The name of the article in thin the New York Times is: Reselling of Music Files Is Contested – http://nyti.ms/t5vGyM
Songs on the service, which is based in Cambridge, Mass., cost 79 cents, as much as 50 cents less than the price of new tracks at iTunes. ReDigi users also get coupons worth 20 cents for each song upload for sale, effectively reducing the cost of a track to 59 cents. ReDigi’s fee ranges from 5 to 15 percent, a spokeswoman said.
A new company by the name of Re Digi is attempting to bring the concept of the used vinyl record store into the digital age. I hope they are successful, and that they have a very large litigation budget. Funny how there were never any issues with used video games, records, and compact discs, but a digital file! Heaven forbid you should attempt to resell a legal digital copy. The music industry argument is that in order to transfer a digital file you must “copy” it, and therefore it is infringing. Although not specifically stated in the article this is sure to be accompanied by “these files were licensed and not sold, and the transfer violates the license agreement.” Far too many courts have bought this argument and essentially delegated Congressional authority in the Copyright Act to any particular company who drafts a license agreement. The Copyright Act provides for the first sale doctrine, or that once a particular copy is lawfully sold the copyright owner no longer has control over that copy. Ordinarily when a contract conflicts with a statute, the statute wins.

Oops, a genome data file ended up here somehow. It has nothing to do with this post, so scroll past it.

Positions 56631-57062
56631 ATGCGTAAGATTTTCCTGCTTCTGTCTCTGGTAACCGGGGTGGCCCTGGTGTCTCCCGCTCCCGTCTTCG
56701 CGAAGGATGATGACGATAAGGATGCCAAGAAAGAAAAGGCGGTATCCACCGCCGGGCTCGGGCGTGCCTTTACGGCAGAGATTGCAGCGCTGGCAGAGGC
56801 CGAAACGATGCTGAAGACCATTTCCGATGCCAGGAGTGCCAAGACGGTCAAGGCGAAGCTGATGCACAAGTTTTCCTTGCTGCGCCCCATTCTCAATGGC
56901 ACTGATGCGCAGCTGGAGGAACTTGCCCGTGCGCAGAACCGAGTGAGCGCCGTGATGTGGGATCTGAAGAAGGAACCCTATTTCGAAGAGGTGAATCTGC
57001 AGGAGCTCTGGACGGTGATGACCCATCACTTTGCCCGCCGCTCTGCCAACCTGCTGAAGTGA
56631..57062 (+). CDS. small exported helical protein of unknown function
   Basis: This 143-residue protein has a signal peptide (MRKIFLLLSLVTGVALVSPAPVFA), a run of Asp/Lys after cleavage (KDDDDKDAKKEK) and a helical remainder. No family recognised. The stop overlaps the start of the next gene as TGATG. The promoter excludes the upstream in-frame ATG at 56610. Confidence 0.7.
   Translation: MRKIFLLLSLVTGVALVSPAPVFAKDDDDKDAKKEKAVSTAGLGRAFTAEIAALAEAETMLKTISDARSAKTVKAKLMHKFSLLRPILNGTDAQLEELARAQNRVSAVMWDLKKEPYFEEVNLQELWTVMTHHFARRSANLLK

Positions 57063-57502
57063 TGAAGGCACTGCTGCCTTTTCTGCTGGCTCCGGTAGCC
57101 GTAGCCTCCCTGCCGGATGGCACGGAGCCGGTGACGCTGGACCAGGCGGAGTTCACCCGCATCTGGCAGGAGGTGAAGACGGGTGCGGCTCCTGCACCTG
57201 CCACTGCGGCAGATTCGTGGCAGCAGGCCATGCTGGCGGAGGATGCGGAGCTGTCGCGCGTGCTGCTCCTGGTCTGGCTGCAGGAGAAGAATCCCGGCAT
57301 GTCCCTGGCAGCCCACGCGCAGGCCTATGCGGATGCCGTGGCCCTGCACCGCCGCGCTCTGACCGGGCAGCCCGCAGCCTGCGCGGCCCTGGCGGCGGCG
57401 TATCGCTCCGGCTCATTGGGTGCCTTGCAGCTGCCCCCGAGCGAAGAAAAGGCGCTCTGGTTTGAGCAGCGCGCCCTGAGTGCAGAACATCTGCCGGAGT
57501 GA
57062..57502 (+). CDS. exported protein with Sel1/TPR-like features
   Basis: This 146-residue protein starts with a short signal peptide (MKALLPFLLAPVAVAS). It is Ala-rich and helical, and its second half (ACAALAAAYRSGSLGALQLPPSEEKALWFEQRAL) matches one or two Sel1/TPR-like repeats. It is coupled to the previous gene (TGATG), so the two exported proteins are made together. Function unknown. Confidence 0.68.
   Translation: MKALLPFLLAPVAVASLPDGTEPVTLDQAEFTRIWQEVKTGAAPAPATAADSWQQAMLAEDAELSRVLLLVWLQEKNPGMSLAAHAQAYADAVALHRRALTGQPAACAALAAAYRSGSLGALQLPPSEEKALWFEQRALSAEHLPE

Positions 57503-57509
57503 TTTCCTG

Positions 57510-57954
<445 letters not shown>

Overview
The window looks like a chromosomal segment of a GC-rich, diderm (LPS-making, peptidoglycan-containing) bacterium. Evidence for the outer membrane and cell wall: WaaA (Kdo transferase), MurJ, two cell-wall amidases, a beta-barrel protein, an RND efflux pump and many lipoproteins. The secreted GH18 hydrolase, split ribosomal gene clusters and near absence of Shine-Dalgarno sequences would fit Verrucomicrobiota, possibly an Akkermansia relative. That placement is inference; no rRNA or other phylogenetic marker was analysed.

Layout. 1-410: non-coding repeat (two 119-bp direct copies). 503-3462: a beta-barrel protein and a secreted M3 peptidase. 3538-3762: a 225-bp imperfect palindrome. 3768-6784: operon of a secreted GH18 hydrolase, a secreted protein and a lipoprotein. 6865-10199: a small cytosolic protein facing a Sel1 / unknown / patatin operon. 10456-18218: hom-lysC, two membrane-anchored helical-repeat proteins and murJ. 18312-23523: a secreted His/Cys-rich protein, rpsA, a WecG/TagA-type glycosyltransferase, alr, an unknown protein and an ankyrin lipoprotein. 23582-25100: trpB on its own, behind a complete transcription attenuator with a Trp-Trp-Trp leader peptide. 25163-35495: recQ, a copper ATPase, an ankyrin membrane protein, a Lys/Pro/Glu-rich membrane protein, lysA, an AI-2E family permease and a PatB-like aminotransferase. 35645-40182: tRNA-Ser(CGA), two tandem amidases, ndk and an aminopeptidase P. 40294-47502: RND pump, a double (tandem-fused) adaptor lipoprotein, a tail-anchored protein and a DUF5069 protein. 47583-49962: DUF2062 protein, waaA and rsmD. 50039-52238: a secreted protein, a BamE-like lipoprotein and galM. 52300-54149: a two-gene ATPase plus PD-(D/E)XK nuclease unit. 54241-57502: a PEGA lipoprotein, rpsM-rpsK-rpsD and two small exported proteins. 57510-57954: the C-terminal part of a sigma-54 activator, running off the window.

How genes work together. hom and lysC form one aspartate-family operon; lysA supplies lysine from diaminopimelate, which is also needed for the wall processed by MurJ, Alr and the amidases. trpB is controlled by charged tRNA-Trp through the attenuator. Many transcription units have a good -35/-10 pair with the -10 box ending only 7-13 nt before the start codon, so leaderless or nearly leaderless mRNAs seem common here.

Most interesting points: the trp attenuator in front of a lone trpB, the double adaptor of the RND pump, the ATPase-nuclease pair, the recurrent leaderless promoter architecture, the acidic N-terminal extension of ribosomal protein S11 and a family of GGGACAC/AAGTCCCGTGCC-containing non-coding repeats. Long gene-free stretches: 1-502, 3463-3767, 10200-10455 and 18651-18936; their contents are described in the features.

The first-sale doctrine is a limitation on copyright that was recognized by the Supreme Court of the United States in 1908 (see Bobbs-Merrill Co. v. Straus) and subsequently codified in the Copyright Act of 1976, 17 U.S.C. § 109. The doctrine allows the purchaser to transfer (i.e., sell, lend or give away) a particular lawfully made copy of the copyrighted work without permission once the copyright owner has been paid value for the same. This means that the copyright holder’s rights to control the change of ownership of a particular copy ends once ownership of that copy has passed to someone else, as long as the copy itself is not an infringing copy.
If the first sale doctrine does not apply to digital files, you the consumer will end up paying a lot more. Under the music industry theory you have merely rented the music on your iPod. As with any rental, you can only use it in a limited way, and all rentals come to an end. It makes me laugh when no one seems to understand the implications of “the cloud.” You won’t even have a digital copy of your software, music, or movies, as you will only access them from a remote server. The end game is to force you to pay a subscription to access any and all copyrighted works, and to eliminate any resellers. Don’t want to upgrade your windows XP for an operating system that does not work for you? Too bad, because it has already been updated on the remote server. Thank you for your monthly payment.